Eating Lychees

Last summer I took a trip to Europe – Germany and Croatia, mainly. The day of my departure, as I made my way to the airport by subway, I realized half-way there that I didn’t have my wallet. 99% certain that I’d forgotten it at home, I frantically found a cab (which of course negated the thriftiness of my having taken the subway in the first place) and told the driver my tale: flight. late. forgot something very important at home. I lucked out with a wonderful driver – the wallet was indeed at home and he whisked me there and back to the airport in record time. Still, I was running late so I called the airline to apprise them of the situation. Since my luggage was small enough to qualify as carry-on, I was told I would be fine. They’d even check me in over the phone. Phew.  A short time later I sank into my seat on the plane,  exhausted and with my nerves jangled from the exertion of the previous couple of hours, dehydrated and…starving. I hadn’t eaten anything all day. When the drink cart finally made its appearance 30 minutes later, I could’ve drunk the whole thing. And eaten 100 horrible little bags of peanuts. Just as it rolled up next to my seat, the Captain’s voice came over the PA system: “Ladies and gentlemen, there is no need for alarm but we have a situation with the air pressurization system. There is absolutely no need for concern, but I don’t feel comfortable crossing the ocean with this condition and we will be heading back to JFK.” I looked around and no one else seemed to react, or even notice this announcement. I looked at the flight attendants and they were absorbed in their drink pouring duties. Maybe I imagined it, delusional from thirst and hunger? Not to be. The plane started banking left to begin its U-turn. A short time later, the Captain came on again to tell us he was about to dump fuel and we shouldn’t be alarmed. It was an alarming sight – not to mention the thought of all that fuel being flung to earth. [I managed to squeeze off the photo below while leaning over the person in the window seat.]

After landing and learning that the flight would not be re-booked (!), but that we’d all have to find new flights, we entered into a 3 or 4 hour period of unsupervised chaos. Not enough airline employees, no organized system for lining up, nothing to drink, nothing to eat. (I must say, Delta did not handle the situation very well. At all).  I finally got rebooked after calling the airline from my phone – and eventually made my way back home at 3am. Which brings me to the next day, a day I should have been in Berlin. It was a very odd and disconcerted feeling to be somewhere I wasn’t supposed to be. After busily preparing to leave home, it felt wrong to be back there and I was unsure how to spend the few extra hours I had. I wandered around my neighborhood and wound up in a diner where I ordered something to eat. As I sat there, glassy eyed and dazed, I watched as a guy came in and started chatting with the woman behind the counter. Clearly a regular, he told her he’d brought her something and laid a big cluster of branches on the counter. On the end of each branch were several rose-coloured orbs. Lychees. I sat watching, the only person sitting in the back half of the diner. Before he left the diner 10 minutes later, the man looked in my direction, walked over, placed some lychees on my table and nodded.  I considered telling him the cost of these lychees, how I wasn’t really supposed to be here at all, but that since I was here they were a sweet consolation prize. But I didn’t. “Thanks”, I said. And then I ate them.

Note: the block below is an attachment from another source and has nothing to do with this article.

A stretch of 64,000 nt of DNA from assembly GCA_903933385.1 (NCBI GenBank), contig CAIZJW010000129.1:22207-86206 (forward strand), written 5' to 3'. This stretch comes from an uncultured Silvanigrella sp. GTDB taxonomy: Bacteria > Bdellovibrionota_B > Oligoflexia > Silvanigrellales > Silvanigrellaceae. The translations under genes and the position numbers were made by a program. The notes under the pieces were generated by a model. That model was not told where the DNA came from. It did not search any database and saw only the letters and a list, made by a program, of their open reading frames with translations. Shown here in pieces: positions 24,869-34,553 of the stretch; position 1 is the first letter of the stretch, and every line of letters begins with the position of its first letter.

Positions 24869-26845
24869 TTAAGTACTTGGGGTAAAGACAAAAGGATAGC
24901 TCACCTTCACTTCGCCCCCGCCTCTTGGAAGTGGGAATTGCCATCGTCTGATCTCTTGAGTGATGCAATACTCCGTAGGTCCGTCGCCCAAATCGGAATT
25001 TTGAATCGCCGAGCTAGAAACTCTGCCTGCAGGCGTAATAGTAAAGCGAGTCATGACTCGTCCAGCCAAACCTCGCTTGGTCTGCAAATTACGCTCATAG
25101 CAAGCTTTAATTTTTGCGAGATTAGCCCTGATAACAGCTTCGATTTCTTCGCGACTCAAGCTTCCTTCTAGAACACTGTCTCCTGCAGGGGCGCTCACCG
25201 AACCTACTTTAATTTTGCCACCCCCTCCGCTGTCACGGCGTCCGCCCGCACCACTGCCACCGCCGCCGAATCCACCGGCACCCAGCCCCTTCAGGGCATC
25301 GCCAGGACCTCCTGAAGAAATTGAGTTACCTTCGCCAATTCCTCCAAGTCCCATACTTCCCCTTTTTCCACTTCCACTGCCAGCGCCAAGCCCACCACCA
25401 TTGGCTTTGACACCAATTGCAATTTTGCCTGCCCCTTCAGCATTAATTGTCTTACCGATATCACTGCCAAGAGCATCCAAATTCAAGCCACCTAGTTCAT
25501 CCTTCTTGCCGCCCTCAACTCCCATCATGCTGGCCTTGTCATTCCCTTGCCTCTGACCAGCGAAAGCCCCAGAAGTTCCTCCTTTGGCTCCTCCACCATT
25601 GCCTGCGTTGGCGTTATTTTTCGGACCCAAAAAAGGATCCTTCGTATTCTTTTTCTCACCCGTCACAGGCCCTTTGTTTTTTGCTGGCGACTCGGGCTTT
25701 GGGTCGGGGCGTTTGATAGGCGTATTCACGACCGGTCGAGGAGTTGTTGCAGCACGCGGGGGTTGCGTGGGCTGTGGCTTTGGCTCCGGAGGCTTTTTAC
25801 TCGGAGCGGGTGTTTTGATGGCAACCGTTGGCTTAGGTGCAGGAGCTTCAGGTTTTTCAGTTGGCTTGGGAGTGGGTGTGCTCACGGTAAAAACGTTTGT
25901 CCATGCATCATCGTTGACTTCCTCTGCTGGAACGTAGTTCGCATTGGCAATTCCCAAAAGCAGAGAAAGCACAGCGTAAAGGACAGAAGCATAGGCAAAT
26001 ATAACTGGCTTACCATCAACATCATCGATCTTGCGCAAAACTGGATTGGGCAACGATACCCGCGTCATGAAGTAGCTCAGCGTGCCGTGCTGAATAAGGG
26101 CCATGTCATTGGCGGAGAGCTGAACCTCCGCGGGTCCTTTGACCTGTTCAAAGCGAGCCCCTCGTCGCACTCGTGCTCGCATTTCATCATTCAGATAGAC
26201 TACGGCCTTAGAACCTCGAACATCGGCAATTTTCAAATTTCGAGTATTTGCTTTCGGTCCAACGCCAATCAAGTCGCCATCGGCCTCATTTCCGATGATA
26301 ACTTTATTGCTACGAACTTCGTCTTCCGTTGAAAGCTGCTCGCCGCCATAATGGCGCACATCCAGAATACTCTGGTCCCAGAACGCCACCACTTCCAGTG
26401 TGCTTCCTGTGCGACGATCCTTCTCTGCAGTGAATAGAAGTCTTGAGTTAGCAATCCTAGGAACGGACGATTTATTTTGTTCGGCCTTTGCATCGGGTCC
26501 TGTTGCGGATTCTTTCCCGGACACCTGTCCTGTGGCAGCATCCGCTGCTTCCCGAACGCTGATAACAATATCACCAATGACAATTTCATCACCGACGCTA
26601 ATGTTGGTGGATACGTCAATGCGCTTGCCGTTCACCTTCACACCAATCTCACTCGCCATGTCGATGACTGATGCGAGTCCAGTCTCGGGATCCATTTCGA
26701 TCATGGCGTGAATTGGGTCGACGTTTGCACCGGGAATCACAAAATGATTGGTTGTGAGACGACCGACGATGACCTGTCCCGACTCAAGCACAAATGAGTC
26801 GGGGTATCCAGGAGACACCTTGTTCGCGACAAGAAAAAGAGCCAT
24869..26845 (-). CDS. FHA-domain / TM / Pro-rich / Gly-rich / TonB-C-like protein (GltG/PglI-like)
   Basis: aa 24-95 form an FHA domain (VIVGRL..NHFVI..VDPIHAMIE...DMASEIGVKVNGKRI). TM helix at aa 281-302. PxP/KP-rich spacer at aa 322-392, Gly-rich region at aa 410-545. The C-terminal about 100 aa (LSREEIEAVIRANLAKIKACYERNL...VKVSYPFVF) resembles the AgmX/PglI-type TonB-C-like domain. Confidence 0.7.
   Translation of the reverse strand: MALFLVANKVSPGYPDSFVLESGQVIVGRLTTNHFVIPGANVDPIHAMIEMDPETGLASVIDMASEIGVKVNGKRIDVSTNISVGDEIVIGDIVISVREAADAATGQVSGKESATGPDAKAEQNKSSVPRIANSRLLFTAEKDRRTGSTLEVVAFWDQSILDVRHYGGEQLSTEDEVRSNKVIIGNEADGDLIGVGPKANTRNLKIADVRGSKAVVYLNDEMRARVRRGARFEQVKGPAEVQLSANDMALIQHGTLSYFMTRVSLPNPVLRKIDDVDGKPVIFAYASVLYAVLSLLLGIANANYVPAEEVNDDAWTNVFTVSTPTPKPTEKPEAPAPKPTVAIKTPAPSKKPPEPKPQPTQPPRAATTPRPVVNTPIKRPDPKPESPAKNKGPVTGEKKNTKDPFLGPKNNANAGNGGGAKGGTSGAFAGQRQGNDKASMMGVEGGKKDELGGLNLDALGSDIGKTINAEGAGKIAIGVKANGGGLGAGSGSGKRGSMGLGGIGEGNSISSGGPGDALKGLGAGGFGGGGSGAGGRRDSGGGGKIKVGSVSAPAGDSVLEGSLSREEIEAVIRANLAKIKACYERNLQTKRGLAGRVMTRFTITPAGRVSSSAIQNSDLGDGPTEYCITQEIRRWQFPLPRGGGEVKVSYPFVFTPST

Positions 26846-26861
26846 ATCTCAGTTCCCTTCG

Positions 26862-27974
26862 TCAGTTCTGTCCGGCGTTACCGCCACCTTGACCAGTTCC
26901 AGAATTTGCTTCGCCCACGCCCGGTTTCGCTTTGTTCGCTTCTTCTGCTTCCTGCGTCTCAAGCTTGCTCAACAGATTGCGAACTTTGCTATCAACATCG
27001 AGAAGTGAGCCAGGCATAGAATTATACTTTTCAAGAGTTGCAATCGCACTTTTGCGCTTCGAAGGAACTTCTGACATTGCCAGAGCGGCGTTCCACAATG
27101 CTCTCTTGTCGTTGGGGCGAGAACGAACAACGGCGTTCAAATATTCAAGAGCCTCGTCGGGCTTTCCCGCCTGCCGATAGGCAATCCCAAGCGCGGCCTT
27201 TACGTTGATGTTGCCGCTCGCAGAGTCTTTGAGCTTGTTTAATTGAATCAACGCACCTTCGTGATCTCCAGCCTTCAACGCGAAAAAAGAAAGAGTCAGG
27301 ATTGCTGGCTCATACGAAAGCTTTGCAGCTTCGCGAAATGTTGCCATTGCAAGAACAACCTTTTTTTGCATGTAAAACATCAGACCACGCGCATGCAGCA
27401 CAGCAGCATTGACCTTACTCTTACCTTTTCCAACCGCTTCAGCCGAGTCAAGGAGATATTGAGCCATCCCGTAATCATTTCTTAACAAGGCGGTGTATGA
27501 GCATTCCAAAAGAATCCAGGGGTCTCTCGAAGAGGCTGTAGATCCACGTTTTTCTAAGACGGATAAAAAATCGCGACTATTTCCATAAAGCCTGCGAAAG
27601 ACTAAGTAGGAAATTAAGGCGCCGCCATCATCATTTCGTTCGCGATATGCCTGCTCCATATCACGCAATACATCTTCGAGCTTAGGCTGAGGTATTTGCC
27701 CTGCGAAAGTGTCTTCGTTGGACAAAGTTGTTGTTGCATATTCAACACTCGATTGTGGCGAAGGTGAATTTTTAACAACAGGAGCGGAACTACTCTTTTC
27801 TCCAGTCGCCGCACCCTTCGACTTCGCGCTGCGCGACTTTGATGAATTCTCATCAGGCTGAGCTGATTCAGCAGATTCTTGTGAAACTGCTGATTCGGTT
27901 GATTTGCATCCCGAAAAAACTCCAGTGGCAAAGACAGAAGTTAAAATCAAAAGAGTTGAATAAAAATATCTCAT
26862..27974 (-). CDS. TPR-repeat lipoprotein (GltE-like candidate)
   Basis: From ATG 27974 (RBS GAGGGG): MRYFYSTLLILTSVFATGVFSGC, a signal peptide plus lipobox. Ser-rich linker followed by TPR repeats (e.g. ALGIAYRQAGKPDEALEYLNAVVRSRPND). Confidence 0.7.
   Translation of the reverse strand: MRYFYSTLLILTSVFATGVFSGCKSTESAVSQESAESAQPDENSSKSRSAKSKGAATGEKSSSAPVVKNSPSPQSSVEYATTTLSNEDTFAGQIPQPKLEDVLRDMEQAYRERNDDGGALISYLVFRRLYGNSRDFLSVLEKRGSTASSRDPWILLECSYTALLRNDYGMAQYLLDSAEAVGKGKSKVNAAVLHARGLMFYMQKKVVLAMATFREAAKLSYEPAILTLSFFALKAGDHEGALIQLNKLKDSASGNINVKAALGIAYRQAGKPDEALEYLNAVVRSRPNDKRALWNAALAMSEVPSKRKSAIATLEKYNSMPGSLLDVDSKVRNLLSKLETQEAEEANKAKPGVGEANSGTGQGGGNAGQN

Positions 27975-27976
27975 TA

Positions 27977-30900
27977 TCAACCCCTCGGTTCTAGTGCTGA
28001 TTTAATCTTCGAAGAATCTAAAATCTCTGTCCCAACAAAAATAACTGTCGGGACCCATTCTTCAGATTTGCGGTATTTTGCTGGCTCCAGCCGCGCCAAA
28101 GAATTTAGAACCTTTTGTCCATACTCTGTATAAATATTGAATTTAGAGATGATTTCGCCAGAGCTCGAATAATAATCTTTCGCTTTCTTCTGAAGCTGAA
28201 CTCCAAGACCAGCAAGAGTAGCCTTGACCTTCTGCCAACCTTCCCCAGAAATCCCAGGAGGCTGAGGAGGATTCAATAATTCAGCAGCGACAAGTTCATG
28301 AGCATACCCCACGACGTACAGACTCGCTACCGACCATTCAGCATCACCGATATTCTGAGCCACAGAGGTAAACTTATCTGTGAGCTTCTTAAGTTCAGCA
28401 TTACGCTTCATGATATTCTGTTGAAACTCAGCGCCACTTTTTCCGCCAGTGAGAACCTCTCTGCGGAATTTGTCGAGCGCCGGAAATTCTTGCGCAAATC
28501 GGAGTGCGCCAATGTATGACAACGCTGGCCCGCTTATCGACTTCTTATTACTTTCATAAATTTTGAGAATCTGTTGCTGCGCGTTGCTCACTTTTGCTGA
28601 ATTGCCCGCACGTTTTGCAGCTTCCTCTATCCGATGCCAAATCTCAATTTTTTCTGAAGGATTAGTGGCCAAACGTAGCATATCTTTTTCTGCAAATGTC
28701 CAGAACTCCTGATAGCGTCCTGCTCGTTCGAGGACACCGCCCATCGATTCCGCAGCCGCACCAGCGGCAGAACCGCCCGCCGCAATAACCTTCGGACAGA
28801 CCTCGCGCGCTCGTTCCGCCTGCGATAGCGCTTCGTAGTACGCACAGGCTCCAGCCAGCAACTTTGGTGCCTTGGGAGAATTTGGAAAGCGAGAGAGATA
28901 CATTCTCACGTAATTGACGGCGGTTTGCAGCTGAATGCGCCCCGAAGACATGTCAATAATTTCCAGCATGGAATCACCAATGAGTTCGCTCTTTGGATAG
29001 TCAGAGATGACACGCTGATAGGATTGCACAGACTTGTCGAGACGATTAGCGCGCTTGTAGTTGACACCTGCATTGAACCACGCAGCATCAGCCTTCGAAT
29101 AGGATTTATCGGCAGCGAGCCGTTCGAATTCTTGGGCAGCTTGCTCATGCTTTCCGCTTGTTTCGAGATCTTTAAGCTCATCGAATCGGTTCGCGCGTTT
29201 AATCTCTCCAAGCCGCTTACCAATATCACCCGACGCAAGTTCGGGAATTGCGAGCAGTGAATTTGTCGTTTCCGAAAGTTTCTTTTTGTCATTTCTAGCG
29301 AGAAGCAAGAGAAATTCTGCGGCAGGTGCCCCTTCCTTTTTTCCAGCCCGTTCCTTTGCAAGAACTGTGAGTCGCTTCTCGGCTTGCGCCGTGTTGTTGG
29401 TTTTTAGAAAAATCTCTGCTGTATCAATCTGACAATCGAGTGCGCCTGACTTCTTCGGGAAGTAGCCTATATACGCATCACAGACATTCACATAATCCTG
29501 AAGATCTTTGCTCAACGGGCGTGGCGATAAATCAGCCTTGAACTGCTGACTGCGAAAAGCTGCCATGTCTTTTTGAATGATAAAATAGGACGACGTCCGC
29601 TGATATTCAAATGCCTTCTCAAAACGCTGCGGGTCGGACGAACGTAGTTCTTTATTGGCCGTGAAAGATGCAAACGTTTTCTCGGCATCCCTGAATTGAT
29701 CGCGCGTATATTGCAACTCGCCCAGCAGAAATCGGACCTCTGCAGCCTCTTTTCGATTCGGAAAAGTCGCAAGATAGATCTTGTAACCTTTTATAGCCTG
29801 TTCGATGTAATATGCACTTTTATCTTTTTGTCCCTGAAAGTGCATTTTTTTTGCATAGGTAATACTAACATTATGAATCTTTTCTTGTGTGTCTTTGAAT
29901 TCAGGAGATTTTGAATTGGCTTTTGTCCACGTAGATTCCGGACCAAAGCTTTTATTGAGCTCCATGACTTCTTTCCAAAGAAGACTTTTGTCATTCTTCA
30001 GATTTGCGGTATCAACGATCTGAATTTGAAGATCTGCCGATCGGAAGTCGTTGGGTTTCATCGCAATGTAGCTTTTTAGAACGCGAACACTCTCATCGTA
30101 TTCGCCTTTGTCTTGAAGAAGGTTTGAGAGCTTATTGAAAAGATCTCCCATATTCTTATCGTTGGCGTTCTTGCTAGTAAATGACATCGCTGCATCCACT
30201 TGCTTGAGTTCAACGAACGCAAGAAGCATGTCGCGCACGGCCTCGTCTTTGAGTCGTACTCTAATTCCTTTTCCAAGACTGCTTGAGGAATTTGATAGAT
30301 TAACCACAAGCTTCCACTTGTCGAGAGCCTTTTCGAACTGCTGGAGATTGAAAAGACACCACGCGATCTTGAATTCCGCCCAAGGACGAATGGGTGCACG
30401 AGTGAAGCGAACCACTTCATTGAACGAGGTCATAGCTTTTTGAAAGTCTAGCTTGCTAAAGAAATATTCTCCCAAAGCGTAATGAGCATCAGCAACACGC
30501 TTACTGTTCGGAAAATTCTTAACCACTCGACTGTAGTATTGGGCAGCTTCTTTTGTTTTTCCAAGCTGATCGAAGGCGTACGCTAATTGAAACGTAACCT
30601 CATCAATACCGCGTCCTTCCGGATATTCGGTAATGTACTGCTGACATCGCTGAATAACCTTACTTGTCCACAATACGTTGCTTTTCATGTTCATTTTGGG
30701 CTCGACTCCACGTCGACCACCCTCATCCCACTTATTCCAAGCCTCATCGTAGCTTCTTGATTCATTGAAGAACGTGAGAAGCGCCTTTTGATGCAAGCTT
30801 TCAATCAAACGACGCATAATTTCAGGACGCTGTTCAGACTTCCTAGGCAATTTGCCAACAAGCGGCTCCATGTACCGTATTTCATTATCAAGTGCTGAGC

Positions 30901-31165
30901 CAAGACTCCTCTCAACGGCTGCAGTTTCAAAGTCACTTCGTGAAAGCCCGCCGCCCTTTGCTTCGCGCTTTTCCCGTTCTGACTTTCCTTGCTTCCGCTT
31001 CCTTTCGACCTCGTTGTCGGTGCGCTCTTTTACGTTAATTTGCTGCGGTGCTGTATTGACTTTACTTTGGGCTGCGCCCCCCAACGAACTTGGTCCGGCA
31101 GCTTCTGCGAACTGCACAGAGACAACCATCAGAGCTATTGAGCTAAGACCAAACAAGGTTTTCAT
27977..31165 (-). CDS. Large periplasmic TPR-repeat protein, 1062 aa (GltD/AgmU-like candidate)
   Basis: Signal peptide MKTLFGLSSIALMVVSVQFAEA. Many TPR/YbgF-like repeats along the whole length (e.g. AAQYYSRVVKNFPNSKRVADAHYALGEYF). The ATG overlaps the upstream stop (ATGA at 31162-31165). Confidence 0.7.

[I did make it onto a flight to Berlin that day, but not without experiencing still more adventures – including being kicked out of a cab on the side of a city street because the driver was “having a bad day and was too tired” to make the trip to the airport – and thus I was late for my flight for a 2nd day in a row. But that’s another story.]

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8 Responses to Eating Lychees

  1. Sonya,
    I look forward to your column every day, and wonder at your stalwart ability to post each day. Brava, I say. Your photos continue to mesmerize me. I look forward to the book.

  2. Di says:

    I still remember the first time I ate fresh lychees. My friends mother had them for us as an after school snack. Mrs. Chan just placed a bowl of them, peeled in front of me and told me “Eat them. They are good.” but refused to tell me what they were until I had a bite.

    I was utterly convinced she was serving me eyeballs, but gamely soldiered on. To this day, I can’t look at a lychee quite the same.

    • sonya says:

      Diane, What a nice mom Mrs. Chan was to peel the lychees. Yeah, they’re very eyeball-like, but they taste so damn good.

  3. Tania says:

    We eat lychees all the time in Hawaii. You can’t buy them in regular grocery stores, occasionally someone will sell their excess to a health food grocery or at a farmer’s market but usually you just have to know someone with a tree. It is always a special day when someone brings a bag in in to the day job. Unfortunately my family’s lychee & jabong trees are no more :-( Have you tried rambutons? The outside looks like a lychee except there are these soft spikes coming out of it, they are bigger and they taste like big lychees.

    • sonya says:

      Tania, Wow, I have to try to make it to visit Hawaii one of these days to try the long list of amazing fruits that grow there! No, I’ve never tried rambutons, but I will seek them out at an Asian market here (that’s generally where lychees are found). Must be very special days, indeed, when a co-worker brings in fresh lychees : )

  4. well, congratulations on getting there eventually.

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